"Growing With a Purpose" is one of many new cooking books with local ties.
, Star Tribune
Still more choices for gifts with local flavor
- Article by: LEE SVITAK DEAN
- Star Tribune
- December 5, 2012 - 5:45 PM
Fortunately, winter is long because there will be plenty of time for cooking and reading as we page through these culinary options from local authors.
"Desserts in Jars: 50 Sweet Treats That Shine," by Shaina Olmanson (Harvard Common Press, $16.95). Here's a book after my own heart: a celebration of single servings that covers the dessert world, from tres leches cake to crème brûlée to granita and individual apple pies -- all served up in a pretty jar for one. You can find more ideas from Olmanson at her popular blog, foodformyfamily.com, where she offers recipes and food philosophy as she meets the hungry demands of her four children with seasonal, local food.
"Growing With Purpose: Forty Years of Seward Community Cooperative," by Kari Cornell and Patricia Cumbie (Seward Community Cooperative, $23.95). Time flies. When the Twin Cities food cooperative movement began in the 1970s, Seward was a small storefront. By 2009 it had expanded far beyond the early dreams of its founders. The authors tell the engaging tale of Seward's evolution and those who were part of its legacy.
"The Minnesota Book of Skills: Your Guide to Smoking Whitefish, Sauna Etiquette, Tick Extraction, and More," by Chris Niskanen (Minnesota Historical Society Press, $19.95). Of course food should be part of a book of skills! How else would you know how to grow wheat, harvest wild rice, net whitefish, catch and fry a walleye, make pickles or field dress a deer? Niskanen shows us how, plus a lot more, as befits a former outdoors reporter who now works for the Minnesota Department of Natural Resources.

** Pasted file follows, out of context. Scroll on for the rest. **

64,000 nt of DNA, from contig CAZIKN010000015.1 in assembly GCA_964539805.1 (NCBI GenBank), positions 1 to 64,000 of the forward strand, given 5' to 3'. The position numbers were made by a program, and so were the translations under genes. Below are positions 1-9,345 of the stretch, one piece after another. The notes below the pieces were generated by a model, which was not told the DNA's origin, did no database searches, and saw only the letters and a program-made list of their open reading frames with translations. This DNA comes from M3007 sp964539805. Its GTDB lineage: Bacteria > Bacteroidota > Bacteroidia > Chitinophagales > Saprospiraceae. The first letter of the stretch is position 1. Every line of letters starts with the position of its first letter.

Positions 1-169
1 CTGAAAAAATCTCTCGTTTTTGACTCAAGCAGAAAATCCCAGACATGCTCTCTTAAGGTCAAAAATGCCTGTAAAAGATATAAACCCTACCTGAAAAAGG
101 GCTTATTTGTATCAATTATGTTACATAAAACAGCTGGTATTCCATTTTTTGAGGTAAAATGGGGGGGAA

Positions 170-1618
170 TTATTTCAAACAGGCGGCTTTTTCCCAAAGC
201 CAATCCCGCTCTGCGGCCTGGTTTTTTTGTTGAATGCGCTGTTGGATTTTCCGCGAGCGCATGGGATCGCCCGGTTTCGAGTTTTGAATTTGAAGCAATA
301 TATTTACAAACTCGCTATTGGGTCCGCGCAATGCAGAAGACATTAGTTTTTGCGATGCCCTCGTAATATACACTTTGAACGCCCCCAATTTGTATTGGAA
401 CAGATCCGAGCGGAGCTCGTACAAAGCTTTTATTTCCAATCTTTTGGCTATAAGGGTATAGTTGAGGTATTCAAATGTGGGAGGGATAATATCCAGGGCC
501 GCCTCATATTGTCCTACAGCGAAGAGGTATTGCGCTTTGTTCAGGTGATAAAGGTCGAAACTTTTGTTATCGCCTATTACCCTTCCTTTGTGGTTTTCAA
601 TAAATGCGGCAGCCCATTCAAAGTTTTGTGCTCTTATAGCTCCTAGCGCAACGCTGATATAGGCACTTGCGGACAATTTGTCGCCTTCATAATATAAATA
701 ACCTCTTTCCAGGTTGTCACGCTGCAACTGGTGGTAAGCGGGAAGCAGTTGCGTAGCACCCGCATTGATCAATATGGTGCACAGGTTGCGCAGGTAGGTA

"Suffering Succotash: A Picky Eater's Quest to Understand Why We Hate the Foods We Hate," by Stephanie V.W. Lucianovic (Perigree, $15). Is there a picky eater at your table? There has to be. We all have at least one. And, as Lucianovic will admit, she was, too. Then she went to culinary school and became a food writer who noted that there are a lot of picky eaters out there. One question led to another for this Minnesota native and before you know it she was researching the science of picky eating and food phobias.
"Planet Taco: A Global History of Mexican Food," by Jeffrey M. Pilcher (Oxford University Press, $27.95). Even in the 1960s, tacos were rarely found outside Mexico beyond California or the Southwestern states. Today you can find them in Mongolia. Pilcher, a history professor at the University of Minnesota, tells the tale of the traveling taco, whose roots were in our nation's roadside stands until Glen Bell, in a cutting-edge move, started up Taco Bell. It's a tale worth reading.